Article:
A lot of people blog, make Youtube videos, or maintain a social media account for fun.
Over time, you might find that you've accumulated a substantial following.
Once it gets to a certain point, you'll probably want to start thinking about your options for monetizing the account.
Having a pre-existing audience puts you ahead of the game.
Creating a following and promoting your content are the hardest part, so if you've already got that covered, you're in good shape.
Regardless of what kind of content you create, you'll have several options for monetizing.
Advertisements are the traditional way to do this, although it's not necessarily the most lucrative source of revenue.
There's also affiliate marketing, infoproducts like ebooks and webinars, and premium subscription content.
In a recent interview with Social Media Examiner, Content Marketing Institute founder Joe Pulizzi explains how you can turn your passion into cash.
Types of Revenue Models
I ask Joe how you generate revenue after you establish your blog, podcast, YouTube channel, or other publishing outlet.
Joe says that after you build a loyal audience in a specific niche, there are 10 different revenue opportunities.
Traditional companies generally think about only some of those opportunities such as selling products or services, keeping customers longer, increasing their yield, or selling different products.
However, when you also think like a media company, there are five additional media-type revenue-generating activities.
For example, you can sell advertising on your site, create a sponsorship deal, launch a conference or event, or sell premium content.
With Digital Photography School, Darren Rowse created a multimillion-dollar site by selling ebooks, courses, and post-processing presets to photography enthusiasts.
If your audience loves you so much and you can’t figure out a way to generate revenue, ask for donations.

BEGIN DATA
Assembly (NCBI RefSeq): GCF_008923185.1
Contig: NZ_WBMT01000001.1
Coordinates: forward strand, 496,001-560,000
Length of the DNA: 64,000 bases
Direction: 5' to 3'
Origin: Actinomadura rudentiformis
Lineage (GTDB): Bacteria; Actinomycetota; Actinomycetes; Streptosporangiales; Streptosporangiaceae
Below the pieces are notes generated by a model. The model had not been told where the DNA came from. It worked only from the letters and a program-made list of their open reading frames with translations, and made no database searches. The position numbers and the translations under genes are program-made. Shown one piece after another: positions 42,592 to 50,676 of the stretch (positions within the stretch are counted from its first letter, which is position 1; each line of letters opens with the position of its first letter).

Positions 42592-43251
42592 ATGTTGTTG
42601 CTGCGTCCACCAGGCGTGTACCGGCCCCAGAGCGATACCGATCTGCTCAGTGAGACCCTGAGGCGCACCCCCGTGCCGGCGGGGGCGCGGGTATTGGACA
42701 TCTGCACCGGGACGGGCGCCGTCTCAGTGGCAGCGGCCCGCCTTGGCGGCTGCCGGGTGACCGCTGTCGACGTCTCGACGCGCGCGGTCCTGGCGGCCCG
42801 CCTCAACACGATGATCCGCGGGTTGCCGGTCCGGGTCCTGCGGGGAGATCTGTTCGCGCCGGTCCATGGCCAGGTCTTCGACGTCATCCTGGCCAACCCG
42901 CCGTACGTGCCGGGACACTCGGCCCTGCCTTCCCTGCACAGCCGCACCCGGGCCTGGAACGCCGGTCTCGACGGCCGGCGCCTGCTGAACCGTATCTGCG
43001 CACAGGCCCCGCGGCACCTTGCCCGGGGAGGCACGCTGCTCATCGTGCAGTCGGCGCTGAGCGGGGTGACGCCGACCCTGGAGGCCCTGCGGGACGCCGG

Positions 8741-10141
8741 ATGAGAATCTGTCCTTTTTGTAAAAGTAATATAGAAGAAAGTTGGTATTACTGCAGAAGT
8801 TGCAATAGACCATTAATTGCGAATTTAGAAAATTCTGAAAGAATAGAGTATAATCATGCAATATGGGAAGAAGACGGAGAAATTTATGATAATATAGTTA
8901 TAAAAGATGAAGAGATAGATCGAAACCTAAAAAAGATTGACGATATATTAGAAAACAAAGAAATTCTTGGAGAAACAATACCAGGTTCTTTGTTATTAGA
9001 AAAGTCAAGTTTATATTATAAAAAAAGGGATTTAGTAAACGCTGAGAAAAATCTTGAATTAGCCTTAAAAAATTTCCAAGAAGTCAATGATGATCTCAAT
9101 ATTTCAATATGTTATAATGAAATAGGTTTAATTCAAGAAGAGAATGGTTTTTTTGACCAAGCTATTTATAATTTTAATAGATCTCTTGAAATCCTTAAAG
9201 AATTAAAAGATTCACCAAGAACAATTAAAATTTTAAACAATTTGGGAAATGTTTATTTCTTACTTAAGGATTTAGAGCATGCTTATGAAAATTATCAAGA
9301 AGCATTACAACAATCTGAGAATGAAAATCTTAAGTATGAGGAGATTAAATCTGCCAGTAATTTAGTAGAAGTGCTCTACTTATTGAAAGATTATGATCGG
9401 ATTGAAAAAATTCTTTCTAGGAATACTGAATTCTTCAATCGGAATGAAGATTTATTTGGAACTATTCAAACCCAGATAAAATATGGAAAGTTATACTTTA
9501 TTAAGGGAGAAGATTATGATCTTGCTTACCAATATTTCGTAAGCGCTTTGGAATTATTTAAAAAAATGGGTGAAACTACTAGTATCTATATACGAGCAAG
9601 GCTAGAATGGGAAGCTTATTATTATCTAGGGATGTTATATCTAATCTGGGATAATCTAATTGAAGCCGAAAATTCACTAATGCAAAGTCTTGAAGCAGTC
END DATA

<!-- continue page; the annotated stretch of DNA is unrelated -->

ProPublica, an independent news site focused on investigative journalism, generates some of its revenue from donations from people who want to keep it going. People donate to Charity Water because their stories are so good.
You can also sell an ongoing subscription to content, just as CMI sells a subscription to their training program and we have the Social Media Marketing Society.
I ask how people can begin using Joe’s model without becoming overwhelmed by all of these ways to monetize content.
Joe advises that you don’t do everything at once.
Try one revenue model every six months and start with the lowest-hanging fruit. That’s generally some type of sponsorship.
To get a sponsorship, you first need to have a decent audience size.
For example, Joe took about two years to grow his list to 10,000 people before he started to monetize.
When you’re ready to look for a sponsor who wants to reach your audience, do a Google search on the keywords that fit your audience to find people who are buying pay-per-click advertising or those in your niche doing promoted posts on Facebook.
Then put together a sponsorship package.
After you start advertising sponsorships, look to your audience for the next thing.
Talk to them. Read their emails. Figure out what’s missing in your industry.
Is there a gap for an event of some kind?
Is there a gap where people would pay for premium content in a subscription or ebook?
Is there an opportunity to ultimately sell a product or service because your audience loves you so much?
People wondered how BuzzFeed was going to monetize because it’s hard to sell advertising.
They launched Tasty, which has Facebook videos that hundreds of millions of people watch.
Tasty created a custom cookbook and sold more than 100,000 copies in the first three months.
Tasty is now launching One Top, a hot plate you can hook up to your phone. This company knows their audience.
Joe suggests aiming for a field goal. Don’t go for the touchdown yet.
Then after you start one goal, you can go on to the next one and the next one. Before you know it, you have four or five revenue streams and you’re a multimillion-dollar company.
Listen to the show to hear how Joe’s approach is much easier to scale than creating a blog to support speaking and book sales.
You can learn more about how to monetize a blog in the full podcast over at Social Media Examiner.